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Ultralight SWR indicator?


#1

I’m looking for a simple, ultralight, swr indicator for use with my MTR5B so I know I’m presenting a reasonable SWR to the little rig. I’d appreciate suggestions.

Thanks & 73, Barry N1EU


#2

From qrpkits.com http://www.qrpkits.com/swrind_case.html. qrpguys.com also makes a similar one that is a few dollars cheaper (but I can’t get a url directly to that page).
Also http://www.qrpkits.com/ezseries.html#ezswr

I have the one from qrpguys, which I use when tuning up my loop antenna with my MTR3B. I’m quite happy with it.


#3

Thanks! Those are definitely along the lines of what I’m looking for although I wish they would have a few more LEDs and indicate absolute SWR reading rather than depending on relative dimness of a single LED to indicate a match. When operating in direct sunlight, seems like it might be a challenge to judge relative dimness.

73, Barry N1EU


#4

From my experience, using the qrpguys indicator and a BLT tuner, its pretty easy to see when the LED is the dimmest, especially if it goes out. For the few moments it takes to find a match, I can usually find some way to shade the LED for easier viewing. I think they all use ultra-bright LEDs for that reason.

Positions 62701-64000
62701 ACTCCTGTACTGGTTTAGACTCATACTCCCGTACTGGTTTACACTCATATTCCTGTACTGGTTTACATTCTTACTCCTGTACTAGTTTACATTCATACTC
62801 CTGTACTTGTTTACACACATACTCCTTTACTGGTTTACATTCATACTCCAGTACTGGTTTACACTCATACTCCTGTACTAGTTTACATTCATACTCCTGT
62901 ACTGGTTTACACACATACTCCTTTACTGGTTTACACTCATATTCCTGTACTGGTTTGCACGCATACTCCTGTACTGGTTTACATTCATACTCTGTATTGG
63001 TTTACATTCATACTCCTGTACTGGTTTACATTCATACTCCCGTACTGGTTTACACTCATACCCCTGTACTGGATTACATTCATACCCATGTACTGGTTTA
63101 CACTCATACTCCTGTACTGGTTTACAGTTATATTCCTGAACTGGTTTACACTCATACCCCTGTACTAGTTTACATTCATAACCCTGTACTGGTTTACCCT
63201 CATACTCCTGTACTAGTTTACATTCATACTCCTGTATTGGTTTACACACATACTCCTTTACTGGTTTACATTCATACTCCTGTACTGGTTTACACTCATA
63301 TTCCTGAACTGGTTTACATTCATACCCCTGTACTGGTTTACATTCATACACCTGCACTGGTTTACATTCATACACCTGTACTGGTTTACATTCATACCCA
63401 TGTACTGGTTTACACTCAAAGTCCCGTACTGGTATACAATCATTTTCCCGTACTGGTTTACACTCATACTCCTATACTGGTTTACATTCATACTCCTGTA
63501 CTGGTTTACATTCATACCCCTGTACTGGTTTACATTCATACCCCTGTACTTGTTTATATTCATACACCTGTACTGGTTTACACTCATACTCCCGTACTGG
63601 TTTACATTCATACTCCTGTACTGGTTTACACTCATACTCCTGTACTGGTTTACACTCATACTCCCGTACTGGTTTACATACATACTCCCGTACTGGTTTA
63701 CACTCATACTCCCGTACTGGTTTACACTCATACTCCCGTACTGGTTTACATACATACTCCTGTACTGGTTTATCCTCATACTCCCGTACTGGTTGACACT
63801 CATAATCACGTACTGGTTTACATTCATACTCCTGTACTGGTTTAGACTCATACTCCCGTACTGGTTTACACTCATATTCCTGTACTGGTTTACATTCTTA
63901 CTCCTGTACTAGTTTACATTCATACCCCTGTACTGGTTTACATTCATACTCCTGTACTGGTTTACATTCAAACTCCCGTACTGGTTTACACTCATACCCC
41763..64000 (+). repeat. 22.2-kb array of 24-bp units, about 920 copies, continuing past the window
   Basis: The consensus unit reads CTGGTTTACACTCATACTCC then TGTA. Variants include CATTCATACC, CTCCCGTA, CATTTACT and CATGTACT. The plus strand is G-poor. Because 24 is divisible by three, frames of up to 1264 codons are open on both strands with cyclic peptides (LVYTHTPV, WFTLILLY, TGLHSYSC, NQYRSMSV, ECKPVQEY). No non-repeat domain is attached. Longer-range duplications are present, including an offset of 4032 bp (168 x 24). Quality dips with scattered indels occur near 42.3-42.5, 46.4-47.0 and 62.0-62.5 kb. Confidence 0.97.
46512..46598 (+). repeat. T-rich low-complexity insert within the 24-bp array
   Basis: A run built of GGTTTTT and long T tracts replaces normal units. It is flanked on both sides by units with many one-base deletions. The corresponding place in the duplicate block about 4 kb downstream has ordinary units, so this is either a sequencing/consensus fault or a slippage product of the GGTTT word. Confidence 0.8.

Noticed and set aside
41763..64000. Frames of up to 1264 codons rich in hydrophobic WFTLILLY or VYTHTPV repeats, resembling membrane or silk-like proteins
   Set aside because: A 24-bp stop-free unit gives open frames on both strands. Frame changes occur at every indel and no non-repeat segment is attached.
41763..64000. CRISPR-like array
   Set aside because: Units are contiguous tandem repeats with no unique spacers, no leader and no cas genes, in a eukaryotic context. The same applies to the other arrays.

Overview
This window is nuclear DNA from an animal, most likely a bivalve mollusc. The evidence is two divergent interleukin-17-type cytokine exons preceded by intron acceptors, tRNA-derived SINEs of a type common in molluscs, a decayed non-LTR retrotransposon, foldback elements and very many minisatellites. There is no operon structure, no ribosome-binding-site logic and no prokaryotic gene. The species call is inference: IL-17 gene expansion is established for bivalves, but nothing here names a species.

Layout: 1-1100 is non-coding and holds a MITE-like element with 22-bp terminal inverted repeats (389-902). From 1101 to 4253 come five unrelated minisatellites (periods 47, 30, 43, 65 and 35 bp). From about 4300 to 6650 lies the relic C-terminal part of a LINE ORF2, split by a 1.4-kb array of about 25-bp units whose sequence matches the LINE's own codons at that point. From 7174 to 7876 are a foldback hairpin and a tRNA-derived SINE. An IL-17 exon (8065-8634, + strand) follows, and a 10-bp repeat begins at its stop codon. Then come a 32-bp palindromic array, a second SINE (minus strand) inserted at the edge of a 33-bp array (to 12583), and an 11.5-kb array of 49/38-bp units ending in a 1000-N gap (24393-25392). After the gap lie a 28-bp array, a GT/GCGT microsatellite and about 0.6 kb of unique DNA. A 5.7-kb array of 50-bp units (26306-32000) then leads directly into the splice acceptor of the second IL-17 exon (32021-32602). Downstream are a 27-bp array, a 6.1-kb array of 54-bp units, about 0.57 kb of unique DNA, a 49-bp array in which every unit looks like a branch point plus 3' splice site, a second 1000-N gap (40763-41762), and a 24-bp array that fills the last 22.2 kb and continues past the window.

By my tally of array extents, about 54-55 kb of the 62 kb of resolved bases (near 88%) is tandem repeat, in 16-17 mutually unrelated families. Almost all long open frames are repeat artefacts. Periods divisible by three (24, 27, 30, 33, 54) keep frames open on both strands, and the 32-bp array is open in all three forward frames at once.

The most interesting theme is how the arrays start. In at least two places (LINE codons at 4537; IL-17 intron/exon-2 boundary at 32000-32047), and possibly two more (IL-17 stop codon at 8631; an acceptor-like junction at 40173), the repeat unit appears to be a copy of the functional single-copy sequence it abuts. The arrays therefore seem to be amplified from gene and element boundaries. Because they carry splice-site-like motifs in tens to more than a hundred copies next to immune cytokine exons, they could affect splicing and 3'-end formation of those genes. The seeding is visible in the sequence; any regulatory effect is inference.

#5

The TinySWR circuit (with 3 LEDs) developed by Martin DK3IT will meet exactly this need.
Stay tuned, Martin is busy at the moment and will inform us at the next opportunity.

Edit 26/08/2017
The TinySWR is an inline meter (using a Bruene Directional Coupler) and the size of the pcb will be approx. 2.3x2.3 cm
Martin will post all the details and photos Monday, 29/08/2017


#6

Hi
What about https://www.youtube.com/watch?v=ltZLxdEteBY
or
https://www.youtube.com/watch?v=NjHyXi1SrZs ?

It can’t be simpler… :slight_smile:
73


#7

Thanks and understood. Bear in mind, I won’t be turning a knob on a tuner to find a match while looking at the LED. I’m going to be adjusting the length of an EFHW wire for a good match so I must step away for a few minutes and come back and look at the LED again and figure out if it’s dimmer. Just wondering if there’s a slightly more elegant product out there than the single dimming LED indicators :wink: